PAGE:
[ ges ]
See synonyms for: guessguessedguessesguessing on

verb (used with object)
  1. to arrive at or commit oneself to an opinion about (something) without having sufficient evidence to support the opinion fully: to guess a person's weight.

  2. to estimate or conjecture about correctly: to guess what a word means.

  1. to think, believe, or suppose: I guess I can get there in time.

verb (used without object)
  1. to form an estimate or conjecture (often followed by at or about): We guessed at the weight of the package.

  2. to estimate or conjecture correctly.

  1. an opinion that one reaches or to which one commits oneself on the basis of probability alone or in the absence of any evidence whatever.

  2. the act of forming such an opinion: to take a guess at someone's weight.

Idioms about guess

  1. by guess and by gosh, Northern U.S. using a combination of guesswork and reliance on luck; hit or miss.: Also by guess and by golly.

Origin of guess

First recorded in 1300–50; (for the verb) Middle English gessen, perhaps from Scandinavian; compare Swedish, Danish, Norwegian gissa, Middle Low German gissen, Middle Dutch gessen, Old Norse geta; noun derivative of the verb; cf. get

synonym study For guess

1, 2, 4. Guess, guess at, conjecture, surmise imply attempting to form an opinion as to the probable. To guess is to risk an opinion regarding something one does not know about, or, wholly or partly by chance, to arrive at the correct answer to a question: to guess the outcome of a game. Guess at implies more haphazard or random guessing: to guess at the solution of a crime. To conjecture is to make inferences in the absence of sufficient evidence to establish certainty: to conjecture the circumstances of the crime. Surmise implies making an intuitive conjecture that may or may not be correct: to surmise the motives that led to it.

Other words for guess

Opposites for guess

Other words from guess

  • guess·a·ble, adjective
  • guess·er, noun
  • guess·ing·ly, adverb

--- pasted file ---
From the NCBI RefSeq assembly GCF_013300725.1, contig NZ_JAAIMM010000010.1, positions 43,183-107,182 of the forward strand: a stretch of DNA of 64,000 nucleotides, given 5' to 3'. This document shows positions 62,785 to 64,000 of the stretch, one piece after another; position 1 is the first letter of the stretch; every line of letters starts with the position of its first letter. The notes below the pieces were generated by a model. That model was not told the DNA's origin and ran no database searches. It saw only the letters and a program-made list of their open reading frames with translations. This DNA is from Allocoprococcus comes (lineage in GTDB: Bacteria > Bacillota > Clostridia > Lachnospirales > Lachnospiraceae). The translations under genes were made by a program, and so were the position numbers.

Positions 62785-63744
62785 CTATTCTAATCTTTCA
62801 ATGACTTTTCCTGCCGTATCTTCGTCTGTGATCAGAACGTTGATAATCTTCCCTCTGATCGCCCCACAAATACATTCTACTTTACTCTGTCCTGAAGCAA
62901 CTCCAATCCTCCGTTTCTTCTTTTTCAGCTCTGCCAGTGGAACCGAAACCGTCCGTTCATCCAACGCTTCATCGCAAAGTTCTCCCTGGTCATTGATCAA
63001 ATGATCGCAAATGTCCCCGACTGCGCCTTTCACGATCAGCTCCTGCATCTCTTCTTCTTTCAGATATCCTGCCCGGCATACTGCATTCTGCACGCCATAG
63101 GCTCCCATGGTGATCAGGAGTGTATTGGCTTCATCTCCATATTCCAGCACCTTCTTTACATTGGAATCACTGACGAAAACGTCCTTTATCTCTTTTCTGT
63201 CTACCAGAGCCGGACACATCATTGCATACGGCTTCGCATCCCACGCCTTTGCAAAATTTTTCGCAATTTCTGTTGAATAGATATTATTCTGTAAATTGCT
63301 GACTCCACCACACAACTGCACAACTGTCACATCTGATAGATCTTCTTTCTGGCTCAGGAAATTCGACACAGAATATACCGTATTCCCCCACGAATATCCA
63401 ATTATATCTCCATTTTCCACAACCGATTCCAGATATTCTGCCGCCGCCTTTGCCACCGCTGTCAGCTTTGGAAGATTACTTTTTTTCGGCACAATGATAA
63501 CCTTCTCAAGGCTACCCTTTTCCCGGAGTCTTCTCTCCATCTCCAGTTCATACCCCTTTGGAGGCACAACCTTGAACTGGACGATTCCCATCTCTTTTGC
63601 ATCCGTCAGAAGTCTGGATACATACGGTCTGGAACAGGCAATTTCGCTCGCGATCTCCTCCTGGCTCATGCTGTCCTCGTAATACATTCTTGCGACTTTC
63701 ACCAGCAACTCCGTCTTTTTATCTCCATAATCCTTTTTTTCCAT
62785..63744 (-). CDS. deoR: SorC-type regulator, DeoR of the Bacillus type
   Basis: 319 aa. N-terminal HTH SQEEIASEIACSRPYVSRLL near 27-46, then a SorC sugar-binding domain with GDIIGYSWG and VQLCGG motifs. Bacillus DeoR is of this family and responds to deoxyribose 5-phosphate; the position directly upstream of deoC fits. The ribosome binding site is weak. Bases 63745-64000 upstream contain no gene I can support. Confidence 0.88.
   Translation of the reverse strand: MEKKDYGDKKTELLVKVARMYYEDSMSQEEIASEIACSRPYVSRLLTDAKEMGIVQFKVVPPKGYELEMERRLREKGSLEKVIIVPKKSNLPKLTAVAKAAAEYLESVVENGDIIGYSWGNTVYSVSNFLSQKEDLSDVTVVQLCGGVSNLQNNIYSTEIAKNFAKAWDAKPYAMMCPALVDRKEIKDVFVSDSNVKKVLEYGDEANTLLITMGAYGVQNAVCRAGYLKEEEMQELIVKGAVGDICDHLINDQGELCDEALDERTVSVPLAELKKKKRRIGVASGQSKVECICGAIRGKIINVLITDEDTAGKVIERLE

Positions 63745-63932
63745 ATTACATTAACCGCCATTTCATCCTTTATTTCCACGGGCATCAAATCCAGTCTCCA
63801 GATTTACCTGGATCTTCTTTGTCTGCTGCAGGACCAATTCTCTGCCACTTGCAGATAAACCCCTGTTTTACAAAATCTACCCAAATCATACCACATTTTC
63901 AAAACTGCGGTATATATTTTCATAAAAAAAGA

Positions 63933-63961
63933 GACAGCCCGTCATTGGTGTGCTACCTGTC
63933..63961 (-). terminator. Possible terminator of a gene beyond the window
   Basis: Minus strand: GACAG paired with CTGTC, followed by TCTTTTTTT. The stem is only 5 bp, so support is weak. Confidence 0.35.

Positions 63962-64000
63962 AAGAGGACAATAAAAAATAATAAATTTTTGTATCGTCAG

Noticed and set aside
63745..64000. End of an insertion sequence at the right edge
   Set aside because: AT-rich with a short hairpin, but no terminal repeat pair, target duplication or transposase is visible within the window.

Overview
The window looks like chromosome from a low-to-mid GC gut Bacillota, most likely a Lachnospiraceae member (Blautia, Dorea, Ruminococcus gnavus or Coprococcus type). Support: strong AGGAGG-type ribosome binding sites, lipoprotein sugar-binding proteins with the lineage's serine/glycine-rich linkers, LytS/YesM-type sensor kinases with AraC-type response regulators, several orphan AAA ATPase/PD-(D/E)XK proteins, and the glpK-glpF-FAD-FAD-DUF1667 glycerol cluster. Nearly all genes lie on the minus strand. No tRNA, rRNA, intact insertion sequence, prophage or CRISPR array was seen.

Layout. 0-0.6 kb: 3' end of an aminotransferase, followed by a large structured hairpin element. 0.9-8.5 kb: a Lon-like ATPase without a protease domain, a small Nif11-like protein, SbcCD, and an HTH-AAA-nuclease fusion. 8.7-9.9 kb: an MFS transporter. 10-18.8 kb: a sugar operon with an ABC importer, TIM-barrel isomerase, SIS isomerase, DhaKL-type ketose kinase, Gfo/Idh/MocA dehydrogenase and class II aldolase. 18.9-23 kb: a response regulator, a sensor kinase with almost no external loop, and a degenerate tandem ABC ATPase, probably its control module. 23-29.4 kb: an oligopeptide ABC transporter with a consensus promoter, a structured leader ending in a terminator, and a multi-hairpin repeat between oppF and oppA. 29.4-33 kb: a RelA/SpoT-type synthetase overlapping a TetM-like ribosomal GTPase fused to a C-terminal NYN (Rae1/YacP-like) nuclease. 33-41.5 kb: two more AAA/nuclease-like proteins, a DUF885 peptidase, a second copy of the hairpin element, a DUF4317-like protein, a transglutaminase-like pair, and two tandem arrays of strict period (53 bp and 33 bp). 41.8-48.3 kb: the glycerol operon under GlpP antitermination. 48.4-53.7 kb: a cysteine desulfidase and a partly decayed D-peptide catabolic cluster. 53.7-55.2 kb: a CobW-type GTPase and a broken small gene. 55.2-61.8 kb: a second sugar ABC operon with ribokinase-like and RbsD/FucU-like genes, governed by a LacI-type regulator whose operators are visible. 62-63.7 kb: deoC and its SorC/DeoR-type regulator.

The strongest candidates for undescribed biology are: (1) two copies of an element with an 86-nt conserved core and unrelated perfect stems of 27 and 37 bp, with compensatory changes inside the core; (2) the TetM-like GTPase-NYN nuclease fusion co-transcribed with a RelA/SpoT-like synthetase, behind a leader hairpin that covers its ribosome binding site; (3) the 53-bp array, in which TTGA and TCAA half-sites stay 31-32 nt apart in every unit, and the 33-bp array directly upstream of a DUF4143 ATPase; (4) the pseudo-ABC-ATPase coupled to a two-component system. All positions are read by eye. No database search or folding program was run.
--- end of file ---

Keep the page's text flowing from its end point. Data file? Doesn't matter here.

• pre·guess, noun, verb
  • un·guess·a·ble, adjective
  • un·guessed, adjective

Words that may be confused with guess Unabridged Based on the Random House Unabridged Dictionary, © Random House, Inc. 2024

How to use guess in a sentence

British Dictionary definitions for guess


/ (ɡɛs) /

verb(when tr, may take a clause as object)
  1. (when intr, often foll by at or about) to form or express an uncertain estimate or conclusion (about something), based on insufficient information: guess what we're having for dinner

  2. to arrive at a correct estimate of (something) by guessing: he guessed my age

  1. informal, mainly US and Canadian to believe, think, or suppose (something): I guess I'll go now

  2. keep a person guessing to let a person remain in a state of uncertainty

  1. an estimate or conclusion arrived at by guessing: a bad guess

  2. the act of guessing

  1. anyone's guess something difficult to predict

Origin of guess

C13: probably of Scandinavian origin; compare Old Swedish gissa, Old Danish gitse, Middle Dutch gissen; see get

Derived forms of guess

  • guessable, adjective
  • guesser, noun
  • guessingly, adverb

Collins English Dictionary - Complete & Unabridged 2012 Digital Edition © William Collins Sons & Co. Ltd. 1979, 1986 © HarperCollins Publishers 1998, 2000, 2003, 2005, 2006, 2007, 2009, 2012

Other Idioms and Phrases with guess


see anyone's guess; educated guess; have another guess coming; your guess is as good as mine.

The American Heritage® Idioms Dictionary Copyright © 2002, 2001, 1995 by Houghton Mifflin Harcourt Publishing Company. Published by Houghton Mifflin Harcourt Publishing Company.